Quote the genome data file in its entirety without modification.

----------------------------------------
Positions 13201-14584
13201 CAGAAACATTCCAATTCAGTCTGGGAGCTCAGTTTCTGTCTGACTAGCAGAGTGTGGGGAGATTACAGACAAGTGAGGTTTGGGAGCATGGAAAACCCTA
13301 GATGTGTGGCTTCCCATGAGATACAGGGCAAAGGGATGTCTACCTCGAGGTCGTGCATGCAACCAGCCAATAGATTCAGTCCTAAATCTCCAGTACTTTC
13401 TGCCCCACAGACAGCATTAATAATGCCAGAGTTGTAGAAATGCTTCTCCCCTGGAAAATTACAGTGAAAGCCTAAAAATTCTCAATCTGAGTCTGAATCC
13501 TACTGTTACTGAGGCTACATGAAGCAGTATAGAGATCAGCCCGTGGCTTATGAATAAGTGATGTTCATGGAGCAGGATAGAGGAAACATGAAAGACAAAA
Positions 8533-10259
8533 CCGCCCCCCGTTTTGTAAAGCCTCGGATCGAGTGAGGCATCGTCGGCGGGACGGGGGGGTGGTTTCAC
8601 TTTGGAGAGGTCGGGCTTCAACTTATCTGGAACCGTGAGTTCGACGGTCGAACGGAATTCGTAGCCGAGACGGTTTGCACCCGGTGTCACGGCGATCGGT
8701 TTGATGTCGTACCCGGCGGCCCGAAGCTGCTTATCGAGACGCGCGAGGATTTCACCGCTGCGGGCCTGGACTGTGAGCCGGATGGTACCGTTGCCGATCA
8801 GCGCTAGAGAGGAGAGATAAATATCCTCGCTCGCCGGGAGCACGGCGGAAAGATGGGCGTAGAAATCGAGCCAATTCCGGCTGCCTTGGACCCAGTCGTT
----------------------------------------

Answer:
Positions 13201-14584
13201 CAGAAACATTCCAATTCAGTCTGGGAGCTCAGTTTCTGTCTGACTAGCAGAGTGTGGGGAGATTACAGACAAGTGAGGTTTGGGAGCATGGAAAACCCTA
13301 GATGTGTGGCTTCCCATGAGATACAGGGCAAAGGGATGTCTACCTCGAGGTCGTGCATGCAACCAGCCAATAGATTCAGTCCTAAATCTCCAGTACTTTC
13401 TGCCCCACAGACAGCATTAATAATGCCAGAGTTGTAGAAATGCTTCTCCCCTGGAAAATTACAGTGAAAGCCTAAAAATTCTCAATCTGAGTCTGAATCC
13501 TACTGTTACTGAGGCTACATGAAGCAGTATAGAGATCAGCCCGTGGCTTATGAATAAGTGATGTTCATGGAGCAGGATAGAGGAAACATGAAAGACAAAA
Positions 8533-10259
8533 CCGCCCCCCGTTTTGTAAAGCCTCGGATCGAGTGAGGCATCGTCGGCGGGACGGGGGGGTGGTTTCAC
8601 TTTGGAGAGGTCGGGCTTCAACTTATCTGGAACCGTGAGTTCGACGGTCGAACGGAATTCGTAGCCGAGACGGTTTGCACCCGGTGTCACGGCGATCGGT
8701 TTGATGTCGTACCCGGCGGCCCGAAGCTGCTTATCGAGACGCGCGAGGATTTCACCGCTGCGGGCCTGGACTGTGAGCCGGATGGTACCGTTGCCGATCA
8801 GCGCTAGAGAGGAGAGATAAATATCCTCGCTCGCCGGGAGCACGGCGGAAAGATGGGCGTAGAAATCGAGCCAATTCCGGCTGCCTTGGACCCAGTCGTT